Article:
Top of the ladder for Agile Property

Guangzhou property developers attracts strong retail demand.

Reflecting a major shift in attitude towards mainland property developers, Agile Property attracted large demand for its $406 million deal, which priced on Friday (December 9) Under the lead management of Morgan Stanley, the 955 million share deal came at the very top of its HK$3 to HK$3.30 range.

The Hong Kong retail element was 240 times covered, triggering full clawbacks to 50% to the deal, while the institutional portion saw demand of $9 billion, equating to an oversubscription rate of 22 times. Some 200 funds came in, many of them absolute return and long-only players with funds specializing in real estate. The conversion rate of the one-on-one meetings with managers came to 85%.

"Some 50% of the book was given to genuine real estate experts," says one specialist. Half the institutional book ended up going to the top ten investors. Because the retail clawback was so high, these 10 got about 5% of the deal each.

In terms of the geographic split, allocation was 45% to Asia, 35% to the US and 20% went to Europe. Specialists said the deal was massively momentum driven, but pointed out that Guangzhou real estate, on which the company focuses, has an attractive stability for investors.

"This is not a bad company which bought land cheap in the past and then sat back making easy profits as land prices rose," the specialist adds.

Nonetheless, Agile has a fully-funded landed bank, acquired when land was relatively cheap in 2001-2001. However, land supply is far less of a factor than in Hong Kong, but a land bank is useful given the introduction of increasingly competitive bidding structures on the mainland, and provides welcome earnings visibility.

Compared to Shanghai and its environs, house prices in Guangzhou have been far more stable, rising 6% in 2004, compared to 20% in Shanghai. Helping investors' comfort factor, the company has a familiar business model, complete with extensive marketing and advertising activity. The result is high margins per square metre, say specialists.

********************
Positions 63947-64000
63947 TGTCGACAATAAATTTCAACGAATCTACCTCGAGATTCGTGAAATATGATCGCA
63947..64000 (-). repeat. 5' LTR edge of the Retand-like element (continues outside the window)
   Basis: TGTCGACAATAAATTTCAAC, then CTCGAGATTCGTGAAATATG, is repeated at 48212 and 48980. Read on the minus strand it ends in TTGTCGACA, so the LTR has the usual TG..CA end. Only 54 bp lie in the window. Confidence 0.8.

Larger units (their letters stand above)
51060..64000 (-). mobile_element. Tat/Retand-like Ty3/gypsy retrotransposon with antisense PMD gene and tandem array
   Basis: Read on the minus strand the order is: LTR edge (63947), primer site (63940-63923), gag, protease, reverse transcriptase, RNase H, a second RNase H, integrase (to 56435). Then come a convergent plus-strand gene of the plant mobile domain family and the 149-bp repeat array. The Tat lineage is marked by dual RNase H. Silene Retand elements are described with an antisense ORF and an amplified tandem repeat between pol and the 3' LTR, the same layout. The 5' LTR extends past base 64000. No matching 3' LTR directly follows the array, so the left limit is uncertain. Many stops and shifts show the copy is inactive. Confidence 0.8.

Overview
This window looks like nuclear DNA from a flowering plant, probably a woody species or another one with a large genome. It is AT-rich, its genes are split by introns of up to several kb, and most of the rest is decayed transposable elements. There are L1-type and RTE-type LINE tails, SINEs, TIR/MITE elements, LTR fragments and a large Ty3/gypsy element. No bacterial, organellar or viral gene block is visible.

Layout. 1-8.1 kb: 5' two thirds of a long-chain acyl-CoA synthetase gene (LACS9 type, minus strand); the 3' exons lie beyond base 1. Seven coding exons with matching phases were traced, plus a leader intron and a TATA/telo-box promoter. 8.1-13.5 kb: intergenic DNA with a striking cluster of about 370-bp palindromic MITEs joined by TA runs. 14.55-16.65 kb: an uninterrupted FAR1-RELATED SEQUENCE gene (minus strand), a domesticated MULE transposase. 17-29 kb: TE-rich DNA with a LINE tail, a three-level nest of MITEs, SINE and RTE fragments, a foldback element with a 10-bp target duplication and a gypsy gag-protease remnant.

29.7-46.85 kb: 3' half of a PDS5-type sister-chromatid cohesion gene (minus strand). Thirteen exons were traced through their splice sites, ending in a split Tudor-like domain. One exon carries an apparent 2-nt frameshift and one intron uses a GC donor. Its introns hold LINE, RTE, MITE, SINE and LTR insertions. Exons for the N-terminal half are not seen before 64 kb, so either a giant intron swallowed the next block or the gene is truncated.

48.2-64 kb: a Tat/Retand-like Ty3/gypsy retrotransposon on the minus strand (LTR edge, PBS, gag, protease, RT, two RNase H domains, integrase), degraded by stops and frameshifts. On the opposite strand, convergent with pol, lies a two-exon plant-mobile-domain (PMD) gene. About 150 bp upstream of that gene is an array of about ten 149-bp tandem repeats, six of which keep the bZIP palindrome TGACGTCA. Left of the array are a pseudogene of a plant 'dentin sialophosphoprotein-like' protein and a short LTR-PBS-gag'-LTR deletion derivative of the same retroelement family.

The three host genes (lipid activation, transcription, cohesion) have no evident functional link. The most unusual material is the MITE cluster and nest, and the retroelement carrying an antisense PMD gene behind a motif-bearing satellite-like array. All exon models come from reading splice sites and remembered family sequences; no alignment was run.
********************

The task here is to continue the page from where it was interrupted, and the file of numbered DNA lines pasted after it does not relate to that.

Historically, the company made its reputation selling to Hong Kong residents buying up property on the mainland. The quality of construction is thus perceived to be far higher than the usual.

"Investors were interested in a company, which could produce good yields in a stable pricing environment, and this company seems to fit the bill," the specialist continues.

Close comparables are Hopson and R&F, both based in Guangzhou. R&F listed in Hong Kong earlier this year and is trading 8.5 times 2006 earnings, while Hopson is trading 10.5 times. Agile priced at 9.2 times.

R&F is trading exactly at net asset value, while Hopson is trading at a 15% discount and Agile was priced at a 25% discount. Agile's land bank is 5.2 million square metres, a little lower than R&F's 5.3 million. However, the latter's market cap is twice as large.

"The market has re-evaluated the China property sector. When R&F listed in June this year it was done at half the valuation," the specialist concludes.

R&F's retail book was just 20% covered, but the stock price has gone up 160% since the IPO. A major reason for the revaluation is the feeling that the Chinese government's cooling measures earlier this year were aimed more at the Shanghai housing market than the national market.

Agile will start trading on Thursday.

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